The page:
Chinese woman dresses up as an elderly person so her grandfather, 96, will recognize her in the afterlife
A Chinese woman wore makeup and clothes to make herself look older, so her 96-year-old grandfather will recognize her as an elderly woman when they meet in the afterlife.
Liang Tingting, 27, was raised by her grandparents in Zhangjiang of southern China’s Guangdong Province after her father died of uremia when she was 6 years old. Her grandparents initially farmed to support her education; however, due to financial difficulties, Liang ended up needing to work the rest of her childhood after finishing first grade.
- Food influencer Madeline Park relaunched her Cafe Maddy Cab program on Sunday in response to the rising rate of anti-Asian hate crimes in her home city of New York.
- “Every single time I see a headline or a video footage of [a crime], I feel a very visceral fear that it could've been me. Or my parents. Or grandparents. This is why I started the initiative in the first place,” Park tells NextShark.
- Last year, with the help of 25 volunteers and 4,016 donors, Cafe Maddy Cab raised over $250,000 to pay for cab fares for people who are at risk of anti-Asian hate crimes, including elderly populations, women and LGBTQ-plus individuals.
Food influencer Madeline Park relaunched her Cafe Maddy Cab program on Sunday to raise funds for anti-Asian hate crime prevention.
In April 2021, the Korean American content creator developed Cafe Maddy Cab on Instagram to pay for cab fares for people who were at risk of being targeted by anti-Asian hate crimes in New York City, including seniors, women and LGBTQ-plus individuals. With a team of 25 volunteers and in collaboration with former tech company Stimulus, they raised $100,00 overnight and another $150,000 over the next three months from 4,016 donors. Cafe Maddy Cab also received support from Lyft and Uber to pay for 7,842 cab fares.
- In a Facebook post uploaded on March 18, Zupi Bakhtiar describes having seen an elderly man ordering dinner for eight, even though he was alone through the entire meal.
- Malaysian radio station Zayan reposted the story on April 25, garnering over 3,700 reactions and 1,000 shares.
- The post explains that the man arranged eight sets of plates and cutlery around himself for a “family meal” but was seen eating alone the entire time.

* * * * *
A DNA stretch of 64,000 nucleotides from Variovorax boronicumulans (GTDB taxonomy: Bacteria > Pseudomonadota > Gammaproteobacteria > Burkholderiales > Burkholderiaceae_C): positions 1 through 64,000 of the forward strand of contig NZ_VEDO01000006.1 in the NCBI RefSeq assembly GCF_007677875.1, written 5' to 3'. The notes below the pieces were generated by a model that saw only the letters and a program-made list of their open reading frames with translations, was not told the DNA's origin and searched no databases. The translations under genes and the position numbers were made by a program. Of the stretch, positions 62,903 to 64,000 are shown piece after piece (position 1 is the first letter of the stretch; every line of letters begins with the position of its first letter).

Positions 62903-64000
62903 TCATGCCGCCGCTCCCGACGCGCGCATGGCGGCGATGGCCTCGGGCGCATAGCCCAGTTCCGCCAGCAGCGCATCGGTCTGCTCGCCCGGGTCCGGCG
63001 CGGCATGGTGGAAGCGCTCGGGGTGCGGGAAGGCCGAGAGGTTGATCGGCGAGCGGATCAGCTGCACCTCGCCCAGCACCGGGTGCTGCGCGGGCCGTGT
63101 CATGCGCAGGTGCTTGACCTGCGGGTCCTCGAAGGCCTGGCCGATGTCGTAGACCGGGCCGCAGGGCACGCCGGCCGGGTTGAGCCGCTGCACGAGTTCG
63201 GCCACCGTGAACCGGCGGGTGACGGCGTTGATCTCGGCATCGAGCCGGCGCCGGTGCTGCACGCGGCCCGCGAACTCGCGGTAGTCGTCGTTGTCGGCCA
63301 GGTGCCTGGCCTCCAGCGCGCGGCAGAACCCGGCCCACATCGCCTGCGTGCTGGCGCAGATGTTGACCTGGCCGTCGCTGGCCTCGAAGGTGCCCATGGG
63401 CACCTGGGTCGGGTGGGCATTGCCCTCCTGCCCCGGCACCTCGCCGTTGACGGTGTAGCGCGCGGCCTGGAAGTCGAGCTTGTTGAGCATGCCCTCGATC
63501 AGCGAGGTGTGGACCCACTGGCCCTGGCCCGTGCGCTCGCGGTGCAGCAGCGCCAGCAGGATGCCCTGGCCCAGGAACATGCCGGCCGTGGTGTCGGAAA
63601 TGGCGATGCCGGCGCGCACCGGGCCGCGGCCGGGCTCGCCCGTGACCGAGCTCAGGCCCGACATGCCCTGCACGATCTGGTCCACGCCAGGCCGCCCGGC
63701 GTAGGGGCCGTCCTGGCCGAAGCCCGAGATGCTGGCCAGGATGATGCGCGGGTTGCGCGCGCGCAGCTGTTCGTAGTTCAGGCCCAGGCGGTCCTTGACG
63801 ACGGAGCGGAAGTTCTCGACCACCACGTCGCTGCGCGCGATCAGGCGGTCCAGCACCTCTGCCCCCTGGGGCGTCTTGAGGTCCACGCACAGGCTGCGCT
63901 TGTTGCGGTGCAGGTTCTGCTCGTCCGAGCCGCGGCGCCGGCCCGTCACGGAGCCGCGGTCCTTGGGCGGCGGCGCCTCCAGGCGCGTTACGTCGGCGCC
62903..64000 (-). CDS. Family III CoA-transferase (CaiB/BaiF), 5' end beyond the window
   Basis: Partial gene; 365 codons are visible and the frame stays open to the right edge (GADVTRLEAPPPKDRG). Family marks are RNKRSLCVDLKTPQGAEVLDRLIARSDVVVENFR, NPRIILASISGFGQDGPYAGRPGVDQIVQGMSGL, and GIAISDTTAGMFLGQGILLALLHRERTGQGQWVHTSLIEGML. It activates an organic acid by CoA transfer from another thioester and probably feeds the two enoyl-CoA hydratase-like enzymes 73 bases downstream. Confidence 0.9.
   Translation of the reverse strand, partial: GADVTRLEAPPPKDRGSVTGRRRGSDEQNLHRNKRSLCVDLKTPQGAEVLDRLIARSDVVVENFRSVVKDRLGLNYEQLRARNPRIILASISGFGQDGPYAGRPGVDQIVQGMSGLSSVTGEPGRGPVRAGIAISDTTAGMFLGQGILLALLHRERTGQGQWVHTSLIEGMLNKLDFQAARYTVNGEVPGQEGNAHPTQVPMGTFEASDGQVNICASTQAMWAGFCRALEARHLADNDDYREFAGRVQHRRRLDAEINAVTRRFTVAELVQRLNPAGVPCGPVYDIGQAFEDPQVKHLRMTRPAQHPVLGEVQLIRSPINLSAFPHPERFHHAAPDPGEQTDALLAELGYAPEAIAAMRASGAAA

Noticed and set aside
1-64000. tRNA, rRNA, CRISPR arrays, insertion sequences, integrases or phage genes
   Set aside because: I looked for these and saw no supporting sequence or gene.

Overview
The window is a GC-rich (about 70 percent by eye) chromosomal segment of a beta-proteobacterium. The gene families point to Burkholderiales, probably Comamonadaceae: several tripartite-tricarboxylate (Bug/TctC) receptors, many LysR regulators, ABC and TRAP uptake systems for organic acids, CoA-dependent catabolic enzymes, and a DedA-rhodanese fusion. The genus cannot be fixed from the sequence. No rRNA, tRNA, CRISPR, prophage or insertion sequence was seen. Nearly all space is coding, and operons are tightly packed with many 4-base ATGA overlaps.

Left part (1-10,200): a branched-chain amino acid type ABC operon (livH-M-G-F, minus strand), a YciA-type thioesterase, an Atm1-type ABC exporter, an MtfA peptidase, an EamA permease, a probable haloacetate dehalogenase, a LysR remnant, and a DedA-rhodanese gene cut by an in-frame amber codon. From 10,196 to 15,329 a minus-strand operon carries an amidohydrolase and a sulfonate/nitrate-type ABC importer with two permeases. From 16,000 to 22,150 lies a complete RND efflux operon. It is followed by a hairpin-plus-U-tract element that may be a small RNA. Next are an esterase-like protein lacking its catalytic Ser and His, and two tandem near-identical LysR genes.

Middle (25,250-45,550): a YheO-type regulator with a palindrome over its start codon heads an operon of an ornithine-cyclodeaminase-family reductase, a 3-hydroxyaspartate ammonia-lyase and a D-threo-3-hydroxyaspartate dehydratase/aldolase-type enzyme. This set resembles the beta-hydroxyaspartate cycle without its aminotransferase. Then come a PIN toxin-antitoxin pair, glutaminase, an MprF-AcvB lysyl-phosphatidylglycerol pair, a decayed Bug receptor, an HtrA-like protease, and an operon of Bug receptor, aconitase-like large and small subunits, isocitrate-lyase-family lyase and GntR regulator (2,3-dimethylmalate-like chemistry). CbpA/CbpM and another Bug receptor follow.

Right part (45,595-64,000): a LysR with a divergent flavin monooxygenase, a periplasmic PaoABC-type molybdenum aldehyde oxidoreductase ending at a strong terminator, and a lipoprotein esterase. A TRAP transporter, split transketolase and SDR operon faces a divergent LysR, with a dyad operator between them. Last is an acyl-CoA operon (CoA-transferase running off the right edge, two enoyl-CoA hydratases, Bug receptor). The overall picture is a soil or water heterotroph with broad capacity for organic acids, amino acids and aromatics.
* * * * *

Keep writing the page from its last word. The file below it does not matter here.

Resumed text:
- When Zupi asked the waiter about the elderly man, he was told that the man frequented the restaurant about two to three times a week and would order dinner for eight each time, requesting the leftovers be packed.
- Zupi asked that the restaurant's location remain hidden out of respect for the elderly man and in hopes that internet users who encounter him will not disturb him.
An elderly Malaysian man was seen ordering a meal for eight, complete with eight sets of dishes and cutlery, while eating alone.
A Facebook user who witnessed the moment, Zupi Bakhtiar, posted about his experience on March 18. After Malaysian radio station Zayan heard about the story, they reposted it to their official Facebook page on April 25, garnering over 3,700 reactions and over 1,000 shares.
- A 70-year-old Asian American woman said she was walking along Harrison Avenue in Boston’s Chinatown when a middle-aged white man punched her in the face and left her with a black eye on April 2.
- She shared her story on Tuesday during a virtual community meeting, which was organized to address the recent violence in the neighborhood.
- The Boston Police detectives and the department’s Civil Rights Unit are investigating the case. Surveillance cameras around the area where the assault happened reportedly did not work.
- The police announced their plan to assign more Chinese-speaking officers in Chinatown during the virtual meeting.
- The victim said that she will forgive the suspect if he is found and does not want him in jail.
A 70-year-old Asian American woman said she was punched in the face in an unprovoked attack earlier this month in Boston’s Chinatown.
The woman, who chose to remain anonymous, was walking along Harrison Avenue after visiting a bakery when a man allegedly punched her in the face and left her with a black eye on April 2.
Singaporean woman, 82, fears for her future after moving overseas to be with daughter who stopped caring for her
An elderly woman claims that her daughter refused to take care of her after she and her husband sold their Singapore home and moved to Australia to live with her.
The 82-year-old woman, Zhang Xiujin, said that her daughter, 56, originally asked her parents to move in with her in Australia after learning that her father, Zhang’s husband, was diagnosed with colorectal cancer, according to Shin Min Daily News. Zhang and her husband then sold their four-bedroom home in Marine Crescent, Singapore, and immigrated to Australia in 2018 with their savings.
- Community-based organizations focused on helping Asian seniors have reported that many of them are not leaving their homes over fears of being attacked, according to a new study by the Asian American Federation’s Seniors Working Group (SWG).
- The seniors would not leave their homes even for the most pressing trips, such as buying food or groceries, which could lead to food insecurity and malnutrition.
- Such home isolation can also lead to mental health challenges, as 30% of Asian seniors already live alone, while 37% have no daily contact with family, friends or neighbors.